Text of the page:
Innovation and product development is the key to our success in offsite manufacturing27.01.21
We are on a wave of transformational change in the way that buildings and infrastructure are designed, procured and delivered. Innovation and product development is the key to our success.
At Laing O’Rourke we believe that change is essential for our continued success, we are exposed to many drivers for change both from inside the business and outside. External drivers may come from large, longer timescale phenomena, such as shifting demographics, urban growth and climate change or from nearer term demands from our clients and governments for productivity, sustainability and performance improvements. Within the Group, our continued curiosity to challenge established practice and solutions has created a strong culture of innovation.
In combination with this culture of innovation, we recognise that technology has turned these drivers into opportunities. It is now rare for contractors bidding for work to be limited to a generic design solution developed by a consultant. Modern design and analysis tools allow contractor teams to rapidly redesign and tailor buildings and infrastructure to what they want to build in order to differentiate their offer from the competition. In other words, a client will be offered different solutions from different contractors, each using the products and systems they have developed to deliver efficiency and client value. In this scenario, competition is driven by the ability of the contractors to meet or exceed the client’s goals and performance requirements. Those who can deliver innovative and integrated solutions most cost effectively are the winners.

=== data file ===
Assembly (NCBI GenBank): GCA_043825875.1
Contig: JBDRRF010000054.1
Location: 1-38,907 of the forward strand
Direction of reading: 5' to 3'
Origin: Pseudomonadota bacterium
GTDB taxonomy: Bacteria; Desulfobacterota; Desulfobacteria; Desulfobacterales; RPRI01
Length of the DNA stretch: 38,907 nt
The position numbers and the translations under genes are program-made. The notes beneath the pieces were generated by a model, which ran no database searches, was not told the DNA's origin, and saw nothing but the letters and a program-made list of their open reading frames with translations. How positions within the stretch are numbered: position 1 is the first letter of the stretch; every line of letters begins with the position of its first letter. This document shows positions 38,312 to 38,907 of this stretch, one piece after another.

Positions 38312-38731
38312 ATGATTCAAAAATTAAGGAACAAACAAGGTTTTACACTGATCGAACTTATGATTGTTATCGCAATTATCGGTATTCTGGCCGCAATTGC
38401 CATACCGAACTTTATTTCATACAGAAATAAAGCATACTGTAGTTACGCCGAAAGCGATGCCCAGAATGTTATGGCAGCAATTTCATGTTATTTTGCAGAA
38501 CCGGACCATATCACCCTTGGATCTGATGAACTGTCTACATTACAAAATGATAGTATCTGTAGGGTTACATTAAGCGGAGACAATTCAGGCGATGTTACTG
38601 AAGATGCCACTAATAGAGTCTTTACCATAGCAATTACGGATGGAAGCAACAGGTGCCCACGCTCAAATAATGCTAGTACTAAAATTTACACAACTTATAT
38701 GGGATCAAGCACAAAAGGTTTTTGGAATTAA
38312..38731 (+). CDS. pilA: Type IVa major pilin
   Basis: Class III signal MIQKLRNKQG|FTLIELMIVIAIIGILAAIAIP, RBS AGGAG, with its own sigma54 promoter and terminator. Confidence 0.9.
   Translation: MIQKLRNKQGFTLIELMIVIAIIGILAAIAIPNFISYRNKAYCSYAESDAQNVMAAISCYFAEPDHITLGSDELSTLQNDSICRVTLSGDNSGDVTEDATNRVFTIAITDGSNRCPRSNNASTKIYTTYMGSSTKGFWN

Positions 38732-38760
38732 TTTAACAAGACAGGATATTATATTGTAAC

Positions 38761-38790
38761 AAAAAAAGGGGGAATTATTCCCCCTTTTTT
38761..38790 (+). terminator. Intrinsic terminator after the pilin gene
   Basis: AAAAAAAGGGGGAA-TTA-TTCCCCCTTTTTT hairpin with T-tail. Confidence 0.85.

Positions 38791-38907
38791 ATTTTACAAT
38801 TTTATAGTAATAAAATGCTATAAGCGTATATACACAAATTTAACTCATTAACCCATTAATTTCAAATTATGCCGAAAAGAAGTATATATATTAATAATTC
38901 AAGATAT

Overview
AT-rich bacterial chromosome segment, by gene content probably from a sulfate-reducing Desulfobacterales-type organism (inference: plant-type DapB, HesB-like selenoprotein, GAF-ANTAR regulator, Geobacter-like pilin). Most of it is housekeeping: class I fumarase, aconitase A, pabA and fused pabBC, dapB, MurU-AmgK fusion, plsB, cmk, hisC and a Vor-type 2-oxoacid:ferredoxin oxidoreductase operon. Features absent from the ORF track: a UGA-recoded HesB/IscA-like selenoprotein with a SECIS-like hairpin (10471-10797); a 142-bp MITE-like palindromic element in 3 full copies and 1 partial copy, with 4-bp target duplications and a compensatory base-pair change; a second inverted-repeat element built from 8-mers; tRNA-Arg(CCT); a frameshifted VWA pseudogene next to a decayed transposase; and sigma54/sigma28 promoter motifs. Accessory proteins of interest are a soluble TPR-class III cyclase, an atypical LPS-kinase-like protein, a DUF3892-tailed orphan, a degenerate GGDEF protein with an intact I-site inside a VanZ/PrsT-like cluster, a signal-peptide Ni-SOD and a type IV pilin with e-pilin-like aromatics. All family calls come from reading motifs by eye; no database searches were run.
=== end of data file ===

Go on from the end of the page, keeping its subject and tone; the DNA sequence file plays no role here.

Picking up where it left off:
The pressure for innovative integrated building and infrastructure solutions is being felt across the industry. One of the principal ways we deliver innovation is through Design for Manufacture and Assembly (DfMA). Only through innovation are we are able to pursue our goals of 70% of the constructed asset manufactured off site, a 60% improvement in productivity and a 30% improvement in delivery schedule, while working to eliminate accidents and minimise carbon.
In each of our sectors, we seek to maximise the value that we can bring by using manufactured components to simplify construction and bring speed, certainty and efficiency to the delivery process.